It was systematic corner-cutting and sharp practice which even seeped into the World Service, the most trusted network of all time.

As Private Eye reports this week, there are currently £37m worth of budget cuts and associated redundancies about to bite at the Scum. Perhaps these cuts might have something to do with such recent mistakes at the paper as claiming that Janet Hossain had died as a result of "a kinky sex session which got out of hand", the numerous lies told about the Human Rights Act, and the apology finally issued to the Kamal family. The World Service deception involved saying there had been a winner for the CD competition when no winning entries had been received. Again, it was a lie, but not one which either defrauded, libeled or distressed anyone.

It infected Blue Peter — fined £50,000 for cheating young viewers. It sullied Newsnight with a doctored piece on Gordon Brown.

The Newsnight piece, like the cock-up involving the Queen, had one piece of footage that was shot later inserted before another which was shot previously. It didn't affect the overall tone of the piece, that Brown's spin doctors weren't letting anyone get so much as within a foot of Brown who wasn't officially vetted, and other documentary makers themselves have admitted it's something often done to further the dramatic event, so it's not as if it was a new, dirty tactic used to smear the new prime minister, however wrong it was. As we all know, the Scum would never doctor such pieces for their own purposes, as we've seen with its numerous lies concerning the HRA.

The Beeb used to be known as “Auntie” — an honoured and trusted member of the national family.

Today, to quote one of its own journalists, it is seen as a bunch of “crooks and liars”.

Completely unlike a newspaper which has such luminaries as David Blunkett, Trevor Kavanagh and Rebekah Wade amongst its stars then.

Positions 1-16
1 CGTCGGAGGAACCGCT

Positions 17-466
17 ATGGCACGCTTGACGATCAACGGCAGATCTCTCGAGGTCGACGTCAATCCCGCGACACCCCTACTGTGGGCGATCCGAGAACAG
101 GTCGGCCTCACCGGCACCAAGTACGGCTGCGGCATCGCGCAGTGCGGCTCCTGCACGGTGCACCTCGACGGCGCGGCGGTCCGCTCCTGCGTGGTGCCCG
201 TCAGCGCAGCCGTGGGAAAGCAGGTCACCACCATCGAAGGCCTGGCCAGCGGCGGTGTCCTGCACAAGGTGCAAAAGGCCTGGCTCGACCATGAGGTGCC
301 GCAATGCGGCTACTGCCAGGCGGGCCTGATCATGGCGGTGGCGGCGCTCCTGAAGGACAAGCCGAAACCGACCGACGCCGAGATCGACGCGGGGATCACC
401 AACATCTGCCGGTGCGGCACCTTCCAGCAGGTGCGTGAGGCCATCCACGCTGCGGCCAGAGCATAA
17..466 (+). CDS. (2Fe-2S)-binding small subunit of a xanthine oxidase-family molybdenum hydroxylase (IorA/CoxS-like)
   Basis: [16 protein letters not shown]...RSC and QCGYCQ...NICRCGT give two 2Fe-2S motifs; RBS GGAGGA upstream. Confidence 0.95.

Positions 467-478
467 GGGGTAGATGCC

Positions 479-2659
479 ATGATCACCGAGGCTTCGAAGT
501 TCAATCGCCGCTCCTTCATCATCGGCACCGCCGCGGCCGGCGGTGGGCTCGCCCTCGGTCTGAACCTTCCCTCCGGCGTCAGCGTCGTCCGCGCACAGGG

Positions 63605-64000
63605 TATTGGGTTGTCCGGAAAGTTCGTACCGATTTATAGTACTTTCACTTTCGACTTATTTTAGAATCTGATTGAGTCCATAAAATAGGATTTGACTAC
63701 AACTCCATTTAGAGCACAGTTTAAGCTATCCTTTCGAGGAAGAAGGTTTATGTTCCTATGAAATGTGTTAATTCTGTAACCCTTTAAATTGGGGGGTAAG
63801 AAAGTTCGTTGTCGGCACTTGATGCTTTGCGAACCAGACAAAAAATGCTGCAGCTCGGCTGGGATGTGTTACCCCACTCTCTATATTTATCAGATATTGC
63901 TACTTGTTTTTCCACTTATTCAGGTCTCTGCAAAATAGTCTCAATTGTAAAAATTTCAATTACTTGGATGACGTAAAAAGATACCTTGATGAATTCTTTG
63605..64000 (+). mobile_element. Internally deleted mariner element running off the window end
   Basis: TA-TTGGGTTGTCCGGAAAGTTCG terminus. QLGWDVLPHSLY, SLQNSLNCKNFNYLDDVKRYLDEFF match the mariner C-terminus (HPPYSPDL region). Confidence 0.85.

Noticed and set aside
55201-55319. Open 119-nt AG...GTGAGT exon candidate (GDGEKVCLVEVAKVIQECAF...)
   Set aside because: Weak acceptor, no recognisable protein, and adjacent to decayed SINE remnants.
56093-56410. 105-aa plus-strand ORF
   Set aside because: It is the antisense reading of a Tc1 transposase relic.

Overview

Trust has evaporated. The only surprise is it took this long.

It’s not just the cheap tricks we’ve learned about in recent days, serious though they are.

The Beeb has long been living on borrowed time as the smug repository of leftie opinion, peddled with contempt for the very people who pay its way.

It admits it is “institutionally biased”, sneering at those whose views fail to coincide with its liberal consensus — especially on Europe and immigration.

Ah, here comes the Scum's deception of its own. The BBC has never said it's "institutionally biased"; that was a quote from a Sunday Times article which claimed the "Safeguarding impartiality in the 21st century" report was going to come to that conclusion. In actuality it didn't, as the report (PDF) doesn't contain that phrase. The closest it came was Andrew Marr's now notorious remarks, much used against the corporation, that he believes the BBC has an "innate liberal bias", something the report itself decided it hasn't. It was Paul Dacre, in his semi-coherent rant against the entire "liberal" media, that first alleged the BBC was institutionally biased towards left-leaning views, something that many left-wingers, this one included, think is utter nonsense. The reason so many of us defend it is that impartiality is absolutely vital when it comes to television media, having the ability to reach far further, at least for the moment, than any newspaper or website. There's plenty wrong with it, but it's also the best we're ever going to get - and both the left and right critics ought to realise that, as you only have to look to America to see where the free-for-all over there has led to. Interestingly, the other use of institutionally biased comes from a study by the Glasgow University Media Group which found that the corporation was institutionally biased in favour of.... Israel. Incidentally, next Monday's Panorama is on... immigration, and how we've lost count of how many immigrants are here.

It is time to clean out the stables, sack the complacent jobsworths and restore this bureaucratic juggernaut as a responsible national broadcaster.

But it may already be too late.

Where to even begin? The Sun advises the BBC to become responsible on the same day as the Scum smears a gay police officer for daring to be openly homosexual and on Facebook (he should have chose MySpace (prop: R Murdoch) instead). Just days after it apologised for questioning every single slight indiscretion that the Kamal family made, an apology which took over a year to come. And finally, let's not forget those ever entertaining, non-existent Muslim yobs. The Scum: chutzpah defined.

Simon Jenkins - So the BBC is a subversive leftwing conspiracy? You could have fooled me.
Ros Taylor - Lay off the Beeb